April was a much better month than March, and it is possible to discern some signs that confidence is returning. Internationally, all eyes are still on the United States, where financial markets have gained confidence over the past month. All US share indices have risen appreciably, as have bond yields, consumers have continued to spend, and the first quarter GDP figure was better than expected. These developments are good news for Australia, at least in the short term. On the other hand, US employment has fallen over the past two months and businesses do not seem to be as cheerful as financial markets. There is still a lot of uncertainty overhanging the outlook for the US economy.

Domestically, we have also had some developments indicating greater confidence in the outlook. The stock market has risen by 7 per cent since late March and is again close to record levels, bond yields have risen, and we have also had the recovery in the exchange rate I referred to earlier. Here, as in the United States, greater confidence returned to financial markets, even if wider measures of business confidence have not shown it. There are also some indications from banks and the Housing Industry Association that house-building — which had been the chief contractionary force — is in the process of turning around, and that its upswing could be very pronounced.

Under these circumstances, it was perhaps not altogether surprising that financial markets' expectations about monetary policy began to change. They became less sure that we would ease again in May and, in fact, by the time of the meeting the majority of economists surveyed expected no change in interest rates.

In our own thinking, we asked the question ‘what behaviour of ours can most contribute to building confidence?’ At the April meeting, knowing that we still had some more work to do to get interest rates down to levels that were clearly expansionary, we had decided that a move larger than some people expected would probably be preferred to a more cautious approach, and might foster confidence.

By May, we had three moves in quick time under our belt. We knew that interest rates were not acting as a constraint on the economy, but rather were at levels likely to assist growth. With financial markets slightly more upbeat about the outlook, we felt that a steady setting of monetary policy would help confidence. We were also sensitive to the possibility that, on this occasion, a surprise fall in interest rates could easily cause people to think that ‘things must be worse than we thought’ and prompt the question ‘what does the Reserve Bank know that we don't?’ Such a reaction, had it occurred, would have been counter-productive.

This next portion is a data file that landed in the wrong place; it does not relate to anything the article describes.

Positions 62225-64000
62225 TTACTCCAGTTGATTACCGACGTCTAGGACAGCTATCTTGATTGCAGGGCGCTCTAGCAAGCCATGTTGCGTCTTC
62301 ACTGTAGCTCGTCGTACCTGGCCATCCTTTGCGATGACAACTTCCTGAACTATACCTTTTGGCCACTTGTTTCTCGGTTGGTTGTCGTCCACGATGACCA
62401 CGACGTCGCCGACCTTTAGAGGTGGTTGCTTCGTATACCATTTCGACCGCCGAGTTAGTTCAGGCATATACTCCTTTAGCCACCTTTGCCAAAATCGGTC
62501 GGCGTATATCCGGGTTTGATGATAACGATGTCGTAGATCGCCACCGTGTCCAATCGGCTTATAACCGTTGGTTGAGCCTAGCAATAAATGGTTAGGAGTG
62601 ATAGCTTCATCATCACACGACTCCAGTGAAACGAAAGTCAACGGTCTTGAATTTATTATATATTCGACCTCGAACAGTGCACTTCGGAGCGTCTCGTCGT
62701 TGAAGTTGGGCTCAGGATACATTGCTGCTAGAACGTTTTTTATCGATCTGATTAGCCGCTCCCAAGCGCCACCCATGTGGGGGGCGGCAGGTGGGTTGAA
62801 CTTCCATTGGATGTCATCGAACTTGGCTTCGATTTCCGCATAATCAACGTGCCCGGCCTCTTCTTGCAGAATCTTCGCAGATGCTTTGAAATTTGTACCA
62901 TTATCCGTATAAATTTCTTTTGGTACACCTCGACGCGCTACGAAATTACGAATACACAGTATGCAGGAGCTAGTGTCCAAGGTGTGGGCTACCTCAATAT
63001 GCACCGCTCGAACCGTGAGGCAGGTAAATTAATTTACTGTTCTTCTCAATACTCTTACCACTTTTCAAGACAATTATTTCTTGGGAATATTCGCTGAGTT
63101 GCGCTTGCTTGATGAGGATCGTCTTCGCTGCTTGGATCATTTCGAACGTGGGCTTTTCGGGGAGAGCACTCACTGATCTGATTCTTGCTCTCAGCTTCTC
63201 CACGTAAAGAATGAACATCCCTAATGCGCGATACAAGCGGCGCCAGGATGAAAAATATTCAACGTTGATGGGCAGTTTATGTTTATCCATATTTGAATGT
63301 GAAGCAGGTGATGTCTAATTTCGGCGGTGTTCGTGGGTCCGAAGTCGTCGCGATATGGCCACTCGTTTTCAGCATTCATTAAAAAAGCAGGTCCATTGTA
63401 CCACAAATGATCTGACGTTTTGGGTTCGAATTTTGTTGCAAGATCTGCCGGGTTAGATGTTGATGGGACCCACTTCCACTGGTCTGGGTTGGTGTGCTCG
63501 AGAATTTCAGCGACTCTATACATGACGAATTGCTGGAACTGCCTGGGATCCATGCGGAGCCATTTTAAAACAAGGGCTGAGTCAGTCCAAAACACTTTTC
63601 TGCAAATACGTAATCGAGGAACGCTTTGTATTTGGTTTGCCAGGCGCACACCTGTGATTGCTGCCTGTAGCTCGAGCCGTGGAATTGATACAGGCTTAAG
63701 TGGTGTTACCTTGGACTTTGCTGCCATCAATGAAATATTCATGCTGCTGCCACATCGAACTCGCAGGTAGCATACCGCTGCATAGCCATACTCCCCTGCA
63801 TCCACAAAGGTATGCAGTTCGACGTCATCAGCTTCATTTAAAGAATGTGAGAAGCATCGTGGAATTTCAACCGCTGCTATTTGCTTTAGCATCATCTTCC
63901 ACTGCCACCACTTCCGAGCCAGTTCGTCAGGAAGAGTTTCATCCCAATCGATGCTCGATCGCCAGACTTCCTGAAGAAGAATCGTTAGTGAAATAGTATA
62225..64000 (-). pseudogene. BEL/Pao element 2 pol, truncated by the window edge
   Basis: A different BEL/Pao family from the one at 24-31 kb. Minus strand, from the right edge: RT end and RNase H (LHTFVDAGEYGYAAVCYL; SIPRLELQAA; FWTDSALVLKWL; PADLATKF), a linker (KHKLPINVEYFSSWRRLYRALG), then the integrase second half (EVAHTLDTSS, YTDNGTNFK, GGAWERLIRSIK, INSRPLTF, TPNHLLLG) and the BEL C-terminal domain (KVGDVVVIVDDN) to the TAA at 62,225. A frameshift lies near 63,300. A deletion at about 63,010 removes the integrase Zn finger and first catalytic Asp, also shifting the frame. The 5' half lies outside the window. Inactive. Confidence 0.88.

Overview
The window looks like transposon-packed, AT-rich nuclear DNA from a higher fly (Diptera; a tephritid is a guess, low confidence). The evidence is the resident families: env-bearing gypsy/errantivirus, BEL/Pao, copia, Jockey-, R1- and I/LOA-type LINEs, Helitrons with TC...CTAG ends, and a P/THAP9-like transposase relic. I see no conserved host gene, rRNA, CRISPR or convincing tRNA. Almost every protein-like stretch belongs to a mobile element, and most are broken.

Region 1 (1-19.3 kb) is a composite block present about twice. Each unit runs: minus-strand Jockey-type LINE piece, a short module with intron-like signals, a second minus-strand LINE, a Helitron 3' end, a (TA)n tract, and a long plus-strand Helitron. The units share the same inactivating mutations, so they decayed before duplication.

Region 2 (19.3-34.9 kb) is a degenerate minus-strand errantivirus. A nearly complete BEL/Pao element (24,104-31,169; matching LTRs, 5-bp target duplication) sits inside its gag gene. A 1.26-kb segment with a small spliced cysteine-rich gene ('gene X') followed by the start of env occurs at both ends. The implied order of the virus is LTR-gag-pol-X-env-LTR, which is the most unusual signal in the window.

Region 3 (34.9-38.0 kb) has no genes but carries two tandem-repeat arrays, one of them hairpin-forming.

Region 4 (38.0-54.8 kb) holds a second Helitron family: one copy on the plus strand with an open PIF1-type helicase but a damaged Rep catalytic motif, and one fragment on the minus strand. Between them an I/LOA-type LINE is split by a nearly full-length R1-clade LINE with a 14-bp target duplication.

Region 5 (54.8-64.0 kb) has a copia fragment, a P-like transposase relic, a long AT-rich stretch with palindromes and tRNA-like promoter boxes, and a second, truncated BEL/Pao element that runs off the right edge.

What can we say about the future? Inevitably, we can say less, I suspect, than you would like! Policy has been returned to an expansionary setting, with the easing ‘front-loaded’. Interest rates are close to the low points reached in the two most recent episodes of monetary policy easing. Given that fact, and given that we see some promising signs in the economy and financial markets, there is a reasonable chance that the current stance of policy will turn out to be easy enough to achieve the desired results.

But equally, while it is reasonable to expect that the promising trends of late will develop into stronger momentum for growth, we cannot as yet be confident. This, in turn, means that we cannot be sure that further monetary policy easing will not be required. The growth outlook rests on various assumptions, not least that international conditions stabilise before too long, and improve somewhat during 2002. That is a reasonable assumption on which to make a central forecast, but we need to be, and are, alert to the possibility of a weaker outcome, which would have implications for the Australian economy.

We will continue to evaluate new information as it arrives, particularly as it bears on the outlook for growth and, of course, inflation as compared with our target. We remain prepared to adjust monetary policy in response to changes in the balance of risks.